Friday, July 10, 2020


To avoid being misled
By similitude, sober
Judgment prefers to divide

The world, sorting its laundry
Into neatly folded piles
That fit in familiar drawers.

That the drawers will not stay shut,
The piles neat, the items clean,
Should go without saying, but

Life is maintenance, and we
All are the heirs of parents
And parent species who thrived

On separating the world
Efficiently, tidily,
Into resources and waste.

Nonetheless, sometimes, true wit
Consists in the holistic
Step back to view the process

Capaciously but contained,
Life not as maintained, tidied,
But heaps of experience,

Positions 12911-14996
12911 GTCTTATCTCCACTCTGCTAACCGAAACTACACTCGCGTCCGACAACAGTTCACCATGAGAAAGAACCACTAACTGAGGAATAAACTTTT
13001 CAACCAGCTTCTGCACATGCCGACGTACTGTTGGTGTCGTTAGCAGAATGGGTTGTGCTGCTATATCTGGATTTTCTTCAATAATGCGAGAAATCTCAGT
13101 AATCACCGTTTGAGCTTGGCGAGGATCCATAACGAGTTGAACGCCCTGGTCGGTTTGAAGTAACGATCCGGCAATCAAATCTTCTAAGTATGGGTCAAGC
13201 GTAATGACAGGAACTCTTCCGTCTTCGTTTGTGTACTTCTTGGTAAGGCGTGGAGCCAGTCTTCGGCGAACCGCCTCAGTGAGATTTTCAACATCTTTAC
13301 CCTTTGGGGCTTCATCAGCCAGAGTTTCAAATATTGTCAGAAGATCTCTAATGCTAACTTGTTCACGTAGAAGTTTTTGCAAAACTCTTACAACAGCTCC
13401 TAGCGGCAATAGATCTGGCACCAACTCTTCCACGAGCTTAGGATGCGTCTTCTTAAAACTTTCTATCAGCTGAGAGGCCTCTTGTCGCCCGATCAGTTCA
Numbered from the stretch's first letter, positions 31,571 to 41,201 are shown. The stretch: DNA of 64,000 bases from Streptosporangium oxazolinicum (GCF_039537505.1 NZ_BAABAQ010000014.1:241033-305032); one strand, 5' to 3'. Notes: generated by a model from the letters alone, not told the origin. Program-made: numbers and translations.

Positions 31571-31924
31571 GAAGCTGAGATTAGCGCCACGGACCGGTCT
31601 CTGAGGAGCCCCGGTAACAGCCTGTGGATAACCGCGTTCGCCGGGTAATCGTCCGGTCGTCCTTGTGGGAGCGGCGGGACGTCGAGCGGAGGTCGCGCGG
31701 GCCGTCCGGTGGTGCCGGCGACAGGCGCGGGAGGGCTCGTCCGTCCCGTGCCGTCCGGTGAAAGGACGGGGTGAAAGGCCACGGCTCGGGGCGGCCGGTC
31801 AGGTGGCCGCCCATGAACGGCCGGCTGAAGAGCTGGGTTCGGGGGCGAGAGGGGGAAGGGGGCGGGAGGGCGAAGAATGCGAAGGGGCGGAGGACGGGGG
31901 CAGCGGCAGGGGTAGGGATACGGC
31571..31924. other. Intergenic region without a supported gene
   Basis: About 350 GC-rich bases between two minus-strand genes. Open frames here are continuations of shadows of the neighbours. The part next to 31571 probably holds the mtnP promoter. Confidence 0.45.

Whole hampers of used linens,
Adventures and accidents
And non-events in one pile,

The way bibliographers
Sum up one work’s editions,
Versions, and performances

In all instantiations
As one “superwork.” The whole
Is still a separation—

Even a heap of sweepings
Is the result of effort
To gather and consider

What had been widely scattered.
(Heraclitus doesn’t get
Investigated enough

For suggesting the cosmos
We know has been regathered,
Ready to be disposed of.)

Lovers of similitude,
The disparate, the disjoint,
And incommensurable

Pulled together, little worlds
Of scatter, whole, these turned-out
Pockets of a childish God,

Are not too foolish to know
We’re collecting twigs and dust—
We also catch what’s wondrous.

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